I’m not looking to jinx myself, but the living really is pretty easy.
I’m sitting under my $34.99 Christmas Tree Shoppe umbrella and sweating through every stitch of clothing I have on.
This is not a complaint. It’s just fact.
But also, it is so hot and sunny that I have to sit under the umbrella or hide inside with the air conditioner on and the blinds drawn. That, my friends, is a miracle.
Matt and his father are framing out the space for the new barn floor, and it seems like every time they set aside a day to dusk-till-dawn work, it is a bazillion degrees out. I feel badly about this. We should be at camp (and by this I mean I want to be at camp and I want all of us to pick up and go and I feel the teeniest bit guilty that my tiny work ethic only kicks in only when it is raining or snowing, but really those are good times to lay around and read, too).
My flowers are blooming. Between the frequent appearance of a green John Deere and some helping hands and flowers appearing on my doorstep, it is easy to make the call that we have the best neighbors ever. We get annuals from one side, perennials from the other. As the annuals are blooming now, I’m operating under the assumption that the flowers will not still be in bloom for our September wedding. Oh, well. That’s what supermarket flowers are for. But look at our gardens now:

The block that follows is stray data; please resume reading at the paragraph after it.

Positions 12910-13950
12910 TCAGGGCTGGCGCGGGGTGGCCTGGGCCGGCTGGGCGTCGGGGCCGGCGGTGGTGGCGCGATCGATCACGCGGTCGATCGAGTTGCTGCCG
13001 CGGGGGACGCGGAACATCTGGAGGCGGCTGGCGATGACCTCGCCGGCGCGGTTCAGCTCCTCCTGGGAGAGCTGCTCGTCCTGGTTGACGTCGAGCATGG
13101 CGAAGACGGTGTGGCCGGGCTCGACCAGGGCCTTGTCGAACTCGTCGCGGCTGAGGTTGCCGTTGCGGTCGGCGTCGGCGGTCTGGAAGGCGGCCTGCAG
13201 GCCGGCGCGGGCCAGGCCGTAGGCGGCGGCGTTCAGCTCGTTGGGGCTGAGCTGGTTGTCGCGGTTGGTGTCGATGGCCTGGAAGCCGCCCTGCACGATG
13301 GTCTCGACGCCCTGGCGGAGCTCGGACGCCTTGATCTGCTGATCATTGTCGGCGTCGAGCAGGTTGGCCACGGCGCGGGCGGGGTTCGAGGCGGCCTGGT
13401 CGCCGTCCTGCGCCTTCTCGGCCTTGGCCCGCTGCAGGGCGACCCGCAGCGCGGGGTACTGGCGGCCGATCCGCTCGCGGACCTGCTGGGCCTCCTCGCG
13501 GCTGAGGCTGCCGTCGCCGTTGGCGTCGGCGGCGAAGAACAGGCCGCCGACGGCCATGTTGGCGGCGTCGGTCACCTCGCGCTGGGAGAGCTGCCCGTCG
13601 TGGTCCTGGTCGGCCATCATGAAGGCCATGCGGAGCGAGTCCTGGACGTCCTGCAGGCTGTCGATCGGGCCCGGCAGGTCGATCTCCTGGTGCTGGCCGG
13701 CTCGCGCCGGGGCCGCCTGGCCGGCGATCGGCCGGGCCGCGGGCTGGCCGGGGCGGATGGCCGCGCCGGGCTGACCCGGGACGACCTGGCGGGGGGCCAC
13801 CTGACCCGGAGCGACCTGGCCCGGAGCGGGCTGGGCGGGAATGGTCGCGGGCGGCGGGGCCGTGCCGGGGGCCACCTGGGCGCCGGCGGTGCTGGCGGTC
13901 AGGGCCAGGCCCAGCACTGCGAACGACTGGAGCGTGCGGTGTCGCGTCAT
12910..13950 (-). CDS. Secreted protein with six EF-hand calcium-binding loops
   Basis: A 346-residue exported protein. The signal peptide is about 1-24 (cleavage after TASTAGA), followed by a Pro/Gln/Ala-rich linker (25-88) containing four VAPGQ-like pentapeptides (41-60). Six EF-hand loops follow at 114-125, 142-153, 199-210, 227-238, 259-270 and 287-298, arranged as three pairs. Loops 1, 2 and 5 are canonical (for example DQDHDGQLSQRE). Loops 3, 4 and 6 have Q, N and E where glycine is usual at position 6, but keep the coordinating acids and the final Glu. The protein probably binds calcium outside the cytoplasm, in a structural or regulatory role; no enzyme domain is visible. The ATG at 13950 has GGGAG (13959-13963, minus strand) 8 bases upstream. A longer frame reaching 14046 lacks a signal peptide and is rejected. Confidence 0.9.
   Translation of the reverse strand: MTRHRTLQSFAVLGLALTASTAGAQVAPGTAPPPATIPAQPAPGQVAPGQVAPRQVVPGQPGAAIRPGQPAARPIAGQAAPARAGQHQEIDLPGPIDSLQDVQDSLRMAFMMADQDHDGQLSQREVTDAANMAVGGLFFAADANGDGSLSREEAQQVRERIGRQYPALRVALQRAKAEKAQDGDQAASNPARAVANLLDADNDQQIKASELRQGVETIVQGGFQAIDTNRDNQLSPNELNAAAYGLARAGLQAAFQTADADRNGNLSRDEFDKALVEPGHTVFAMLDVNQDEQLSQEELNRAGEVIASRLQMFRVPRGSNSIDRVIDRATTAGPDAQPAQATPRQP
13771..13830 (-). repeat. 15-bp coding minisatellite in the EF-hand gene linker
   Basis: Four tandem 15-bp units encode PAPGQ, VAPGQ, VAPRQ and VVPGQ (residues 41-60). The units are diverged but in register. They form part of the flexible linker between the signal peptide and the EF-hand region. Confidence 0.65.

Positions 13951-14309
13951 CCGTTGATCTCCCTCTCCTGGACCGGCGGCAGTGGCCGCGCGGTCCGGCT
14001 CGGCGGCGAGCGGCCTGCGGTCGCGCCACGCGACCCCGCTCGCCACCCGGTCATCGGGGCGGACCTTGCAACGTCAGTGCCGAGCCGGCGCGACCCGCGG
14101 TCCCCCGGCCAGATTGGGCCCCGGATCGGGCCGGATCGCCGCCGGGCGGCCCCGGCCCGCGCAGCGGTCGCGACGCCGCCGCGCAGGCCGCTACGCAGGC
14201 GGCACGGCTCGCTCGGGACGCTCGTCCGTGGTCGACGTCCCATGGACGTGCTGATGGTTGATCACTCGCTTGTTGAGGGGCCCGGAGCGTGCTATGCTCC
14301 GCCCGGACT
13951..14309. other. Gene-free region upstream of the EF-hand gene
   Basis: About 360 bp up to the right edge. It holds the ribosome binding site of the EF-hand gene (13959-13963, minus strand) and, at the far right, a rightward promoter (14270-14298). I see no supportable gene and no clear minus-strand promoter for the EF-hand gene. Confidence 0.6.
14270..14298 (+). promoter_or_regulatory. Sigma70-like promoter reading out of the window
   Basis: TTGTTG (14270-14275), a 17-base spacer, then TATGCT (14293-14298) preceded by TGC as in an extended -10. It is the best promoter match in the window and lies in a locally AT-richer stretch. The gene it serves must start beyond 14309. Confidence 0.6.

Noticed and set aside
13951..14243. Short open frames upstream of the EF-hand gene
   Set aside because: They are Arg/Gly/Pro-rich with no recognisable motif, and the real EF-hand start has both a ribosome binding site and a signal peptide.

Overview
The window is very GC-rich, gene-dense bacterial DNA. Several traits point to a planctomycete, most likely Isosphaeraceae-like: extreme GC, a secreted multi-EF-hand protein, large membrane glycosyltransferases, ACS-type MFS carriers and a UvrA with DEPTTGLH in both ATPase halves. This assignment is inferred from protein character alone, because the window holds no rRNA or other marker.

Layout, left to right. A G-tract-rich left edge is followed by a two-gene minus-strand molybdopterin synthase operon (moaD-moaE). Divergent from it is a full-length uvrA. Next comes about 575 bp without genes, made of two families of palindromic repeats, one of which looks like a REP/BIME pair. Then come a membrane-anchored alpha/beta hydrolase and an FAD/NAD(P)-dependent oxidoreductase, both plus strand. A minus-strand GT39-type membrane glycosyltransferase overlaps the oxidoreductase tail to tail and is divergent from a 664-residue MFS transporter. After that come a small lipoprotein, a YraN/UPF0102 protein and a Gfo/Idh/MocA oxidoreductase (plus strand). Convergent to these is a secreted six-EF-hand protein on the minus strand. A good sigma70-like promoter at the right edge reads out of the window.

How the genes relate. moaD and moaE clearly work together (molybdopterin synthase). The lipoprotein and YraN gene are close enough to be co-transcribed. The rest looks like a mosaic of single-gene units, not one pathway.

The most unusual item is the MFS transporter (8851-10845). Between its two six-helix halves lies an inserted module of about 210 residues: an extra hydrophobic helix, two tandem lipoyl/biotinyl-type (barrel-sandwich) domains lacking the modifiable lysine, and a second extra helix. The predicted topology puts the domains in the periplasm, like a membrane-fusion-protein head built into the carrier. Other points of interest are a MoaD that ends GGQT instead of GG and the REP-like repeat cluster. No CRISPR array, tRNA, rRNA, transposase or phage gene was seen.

I just dropped my baby off at music camp (keep your band camp jokes to yourself, thanks. I can’t handle it!) for his first overnight camp. I realized, with every step I took, that it would be five measly years before I did this, moved him into a college dorm, for real. Holy Holy Holy Shit.
Colby and I did get a good dose of time together today; we waited in an hour’s worth of lines for registration, drove back and forth across campus, moved him into his dorm, met his roommate, had lunch, and sat through the full-group (kids – behave, parents – don’t worry) meeting. We simultaneously realized that we were about halfway through July. And then we didn’t mention it again. Please summer, just stay. Please kid-version of Colby, just stay.